The Buried Moon
But days and days passed, and the new Moon never came, and the nights were aye dark, and the Evil Things were worse than ever. And still the days went on, and the new Moon never came. Naturally the poor folk were strangely feared and mazed, and a lot of them went to the Wise Woman who dwelt in the old mill, and asked if so be she could find out where the Moon was gone.
"Well," said she, after looking in the brewpot, and in the mirror, and in the Book, "it be main queer, but I can't rightly tell ye what's happened to her. If ye hear of aught, come and tell me."
So they went their ways; and as days went by, and never a Moon came, naturally they talked—my word! I reckon they did talk! their tongues wagged at home, and at the inn, and in the garth. But so came one day, as they sat on the great settle in the Inn, a man from the far end of the bog lands was smoking and listening, when all at once he sat up and slapped his knee. "My faicks!" says he, "I'd clean forgot, but I reckon I kens where the Moon be!" and he told them of how he was lost in the bogs, and how, when he was nigh dead with fright, the light shone out, and he found the path and got home safe.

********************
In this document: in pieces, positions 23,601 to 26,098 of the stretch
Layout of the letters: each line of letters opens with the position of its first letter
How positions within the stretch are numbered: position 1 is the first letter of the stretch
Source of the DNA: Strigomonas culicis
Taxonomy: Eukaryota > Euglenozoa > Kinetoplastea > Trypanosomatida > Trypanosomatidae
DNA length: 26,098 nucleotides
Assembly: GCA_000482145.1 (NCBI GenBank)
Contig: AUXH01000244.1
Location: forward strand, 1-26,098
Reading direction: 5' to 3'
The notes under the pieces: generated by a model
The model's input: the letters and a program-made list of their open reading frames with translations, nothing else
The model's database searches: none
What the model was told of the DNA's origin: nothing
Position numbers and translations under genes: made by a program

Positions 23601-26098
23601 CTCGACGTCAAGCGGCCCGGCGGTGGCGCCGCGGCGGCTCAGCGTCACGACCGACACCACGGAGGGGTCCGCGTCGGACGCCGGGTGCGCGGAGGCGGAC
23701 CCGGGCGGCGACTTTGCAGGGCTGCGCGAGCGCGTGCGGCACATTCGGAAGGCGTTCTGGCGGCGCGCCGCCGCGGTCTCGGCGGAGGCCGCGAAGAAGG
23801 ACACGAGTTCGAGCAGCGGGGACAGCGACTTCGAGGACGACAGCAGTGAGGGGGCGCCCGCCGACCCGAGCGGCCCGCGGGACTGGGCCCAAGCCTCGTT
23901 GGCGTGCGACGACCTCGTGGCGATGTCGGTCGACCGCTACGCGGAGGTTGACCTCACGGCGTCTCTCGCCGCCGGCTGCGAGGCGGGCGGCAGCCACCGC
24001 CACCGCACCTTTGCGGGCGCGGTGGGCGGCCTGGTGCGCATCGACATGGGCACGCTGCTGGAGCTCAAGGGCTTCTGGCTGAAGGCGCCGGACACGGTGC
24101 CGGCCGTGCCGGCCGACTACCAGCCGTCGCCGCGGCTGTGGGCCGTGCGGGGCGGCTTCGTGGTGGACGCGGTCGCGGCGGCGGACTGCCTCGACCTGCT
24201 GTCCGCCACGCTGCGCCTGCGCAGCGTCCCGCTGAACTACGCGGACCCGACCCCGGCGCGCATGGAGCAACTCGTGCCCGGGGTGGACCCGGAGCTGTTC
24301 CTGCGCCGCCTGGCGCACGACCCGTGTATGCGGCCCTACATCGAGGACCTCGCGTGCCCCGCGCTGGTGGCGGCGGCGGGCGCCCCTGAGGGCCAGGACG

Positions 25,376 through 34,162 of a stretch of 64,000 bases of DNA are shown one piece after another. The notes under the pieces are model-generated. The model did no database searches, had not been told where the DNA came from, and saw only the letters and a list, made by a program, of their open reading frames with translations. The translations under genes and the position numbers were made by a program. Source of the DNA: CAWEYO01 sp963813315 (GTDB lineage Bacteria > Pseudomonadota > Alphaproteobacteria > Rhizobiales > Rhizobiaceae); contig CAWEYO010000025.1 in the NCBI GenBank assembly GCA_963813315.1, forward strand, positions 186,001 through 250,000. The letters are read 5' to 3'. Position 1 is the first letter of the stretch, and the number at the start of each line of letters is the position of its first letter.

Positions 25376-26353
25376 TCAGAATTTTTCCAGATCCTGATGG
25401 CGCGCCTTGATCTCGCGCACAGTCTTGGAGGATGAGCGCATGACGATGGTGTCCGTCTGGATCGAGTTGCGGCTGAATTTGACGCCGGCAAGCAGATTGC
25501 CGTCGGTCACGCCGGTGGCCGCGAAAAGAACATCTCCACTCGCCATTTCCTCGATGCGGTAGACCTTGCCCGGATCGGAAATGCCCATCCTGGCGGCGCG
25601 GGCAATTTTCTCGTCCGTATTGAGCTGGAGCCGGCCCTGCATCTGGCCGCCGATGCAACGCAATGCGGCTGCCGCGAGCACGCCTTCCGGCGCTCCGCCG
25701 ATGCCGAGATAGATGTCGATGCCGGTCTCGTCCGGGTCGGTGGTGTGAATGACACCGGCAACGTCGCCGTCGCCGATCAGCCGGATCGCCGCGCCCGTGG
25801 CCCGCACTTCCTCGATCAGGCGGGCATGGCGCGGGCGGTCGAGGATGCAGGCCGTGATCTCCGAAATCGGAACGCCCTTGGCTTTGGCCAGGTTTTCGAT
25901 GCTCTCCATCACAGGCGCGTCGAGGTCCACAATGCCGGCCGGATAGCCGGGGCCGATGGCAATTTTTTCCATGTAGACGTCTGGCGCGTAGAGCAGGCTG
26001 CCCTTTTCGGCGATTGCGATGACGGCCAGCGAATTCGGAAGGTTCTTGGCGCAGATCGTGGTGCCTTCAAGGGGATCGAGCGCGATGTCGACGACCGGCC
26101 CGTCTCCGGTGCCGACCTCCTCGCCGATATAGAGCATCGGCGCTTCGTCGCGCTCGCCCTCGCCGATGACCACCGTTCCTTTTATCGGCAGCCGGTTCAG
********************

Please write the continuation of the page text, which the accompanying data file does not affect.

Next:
So off they all went to the Wise Woman, and told her about it, and she looked long in the pot and the Book again, and then she nodded her head.
"It's dark still, childer, dark!" says she, "and I can't rightly see, but do as I tell ye, and ye 'll find out for yourselves. Go all of ye, just afore the night gathers, put a stone in your mouth, and take a hazel-twig in your hands, and say never a word till you're safe home again. Then walk on and fear not, far into the midst of the marsh, till ye find a coffin, a candle, and a cross. Then ye'll not be far from your Moon; look, and m'appen ye 'll find her."
So came the next night in the darklings, out they went all together, every man with a stone in his mouth, and a hazel-twig in his hand, and feeling, thou may'st reckon, main feared and creepy. And they stumbled and stottered along the paths into the midst of the bogs; they saw nought, though they heard sighings and flutterings in their ears, and felt cold wet fingers touching them; but all at once, looking around for the coffin, the candle, and the cross, while they came nigh to the pool beside the great snag, where the Moon lay buried.